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The pursuit of [real] happiness

Are you happy? I mean, are you really happy? Not happy with the model of your current car, your current relationship, your current job, or house, or wardrobe. Happy with your life? And how would you know if you were, anyway? After all, isn't happiness subjective? Isn't it something that's ever-changing? Doesn't it depend on all sorts of external factors over which you have little or no control?

Well, you could be forgiven for thinking that happiness - real happiness - is subjective and down to external factors, because the media and the world around you peddles that message with incessant vigour. Even an article in Psychology Today puts true happiness down to external factors - the things that you have in your life, stating "[to be truly happy] all we have to do is focus on what we have and not focus on what we don't have".

So, yes, you could be forgiven for thinking that happiness is subjective and down to external factors, but, not to put too fine a point on it, you'd be wrong.

You see, you can be thoroughly discontent with your car, your house, your sound system, your wardrobe, your job, your relationship with your significant other, or whatever, and still be truly happy. And that's because real happiness has zero to do with external factors - its source is 100% internal.

But you only tap into that source - you only catch a glimpse of real happiness - when you connect with, and step into, the real you. And therein lies the problem.

You see, the real you knows what true happiness looks like for you. The real you understands your passions, your values, the cry of your soul. The real you is fully conversant with what makes you tick. And, if the voice of the real you was all you had to listen to, then no problem. But it isn't, so big problem. Because the voice of the real you is just one voice among many, and those many voices are loud and persistent.

They are the voices that scream out of billboards and TV commercials, magazines and websites, each telling you what a great life, and therefore happiness, looks like. They are the voices of family that tell you the career, guy or girl, degree, or whatever, that will give you deep and lasting happiness. The voices of friends who tell you that a particular holiday, hairstyle, physique, party, or some other material item or social event will be the thing that scratches that itch and make everything just-so.

And so you buy that car, move to that location, style your hair that way, pursue that career, marry that guy or that girl, each with the promise of real happiness attached. But, somehow, that happiness that you feel in the moment doesn't last. It fades. That itch comes back. That sense of discontent resurfaces. That feeling that, no matter how happy you are with your partner, your house, your car, your career, or whatever else it may be, something - something you can't quite put your finger on - is missing.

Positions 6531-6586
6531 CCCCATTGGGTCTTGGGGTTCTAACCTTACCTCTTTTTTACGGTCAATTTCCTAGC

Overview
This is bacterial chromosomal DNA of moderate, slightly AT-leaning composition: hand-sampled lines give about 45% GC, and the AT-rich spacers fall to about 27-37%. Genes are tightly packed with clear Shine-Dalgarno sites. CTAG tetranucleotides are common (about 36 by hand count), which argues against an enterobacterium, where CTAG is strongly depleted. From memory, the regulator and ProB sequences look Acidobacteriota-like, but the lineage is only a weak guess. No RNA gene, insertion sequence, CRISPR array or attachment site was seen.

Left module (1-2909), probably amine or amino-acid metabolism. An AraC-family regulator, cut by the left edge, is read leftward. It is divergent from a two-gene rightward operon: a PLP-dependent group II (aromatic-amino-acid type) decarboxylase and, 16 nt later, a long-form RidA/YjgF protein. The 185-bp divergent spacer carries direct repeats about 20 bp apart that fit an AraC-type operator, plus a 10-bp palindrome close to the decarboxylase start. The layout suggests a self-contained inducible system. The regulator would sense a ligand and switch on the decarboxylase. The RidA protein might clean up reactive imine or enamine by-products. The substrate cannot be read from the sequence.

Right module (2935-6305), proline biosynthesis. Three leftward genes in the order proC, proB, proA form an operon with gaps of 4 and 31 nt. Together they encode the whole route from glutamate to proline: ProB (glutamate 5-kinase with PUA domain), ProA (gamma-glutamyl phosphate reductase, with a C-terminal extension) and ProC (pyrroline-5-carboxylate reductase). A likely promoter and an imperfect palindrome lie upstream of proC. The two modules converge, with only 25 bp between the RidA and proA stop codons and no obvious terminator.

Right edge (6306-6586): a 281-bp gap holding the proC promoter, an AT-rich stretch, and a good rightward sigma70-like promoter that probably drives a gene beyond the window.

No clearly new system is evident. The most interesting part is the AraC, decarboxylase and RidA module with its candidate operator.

And that something is missing because the only voice that truly knows where real happiness is to be found for you - the voice of the real you - has been silenced by the cacophony of the world around you.

But it doesn't have to be that way.

You see, when you learn to pick out the voice of the real you from all the noise around it, and to tune your senses to its whispers, everything changes.

Oh, for sure, you may still buy that house, get that hairstyle, pursue that career or marry that guy or girl, but, where once those things were the be-all and end-all, now they are merely incidental additions to a much richer, deeper, lasting happiness that is grounded in, and flowing from, who you truly are. A happiness that aligns with your values, releases your passions, taps into your strengths and amplifies the cry of your soul.

But how do you pick out that voice? How do you tune into its whispers?

You get to know the person behind that voice. The person you were always meant to be. The person you already are. You don't need to become someone else; you simply need to cast aside the versions of you that you became as the years passed by, and allow the real you to step forward.

And a great place to start is with your values: the things that sit at the core of what makes you, you. The things that truly matter to you. The things you will fight for, maybe even die for.

When you know what your values are, and how they fit into your life, you can make informed decisions. Informed decisions about the roles you play, the relationships you have, your finances, your career paths, the leisure pursuits you engage in, even the TV shows you decide to watch, or avoid.

And, when you make informed decisions, you put yourself in control, and eliminate (as far as ever you can) the opportunity for chance to put itself in the mix.

Your values are revealed through the things you love now, and loved in years gone by, and that you like, tolerate, and despise, both now and in the past. The themes that lie within what truly matters to you paint a picture of who you truly are. The real you.

So, what do you love? What do you like, tolerate and despise? And what values do those things reveal, and what do those values tell you about who you truly are?

If you want to really get to grips with that, check out our totally free course - 'Uncovering the Meaning of [Your] Life' in the Live a Big Life Academy.

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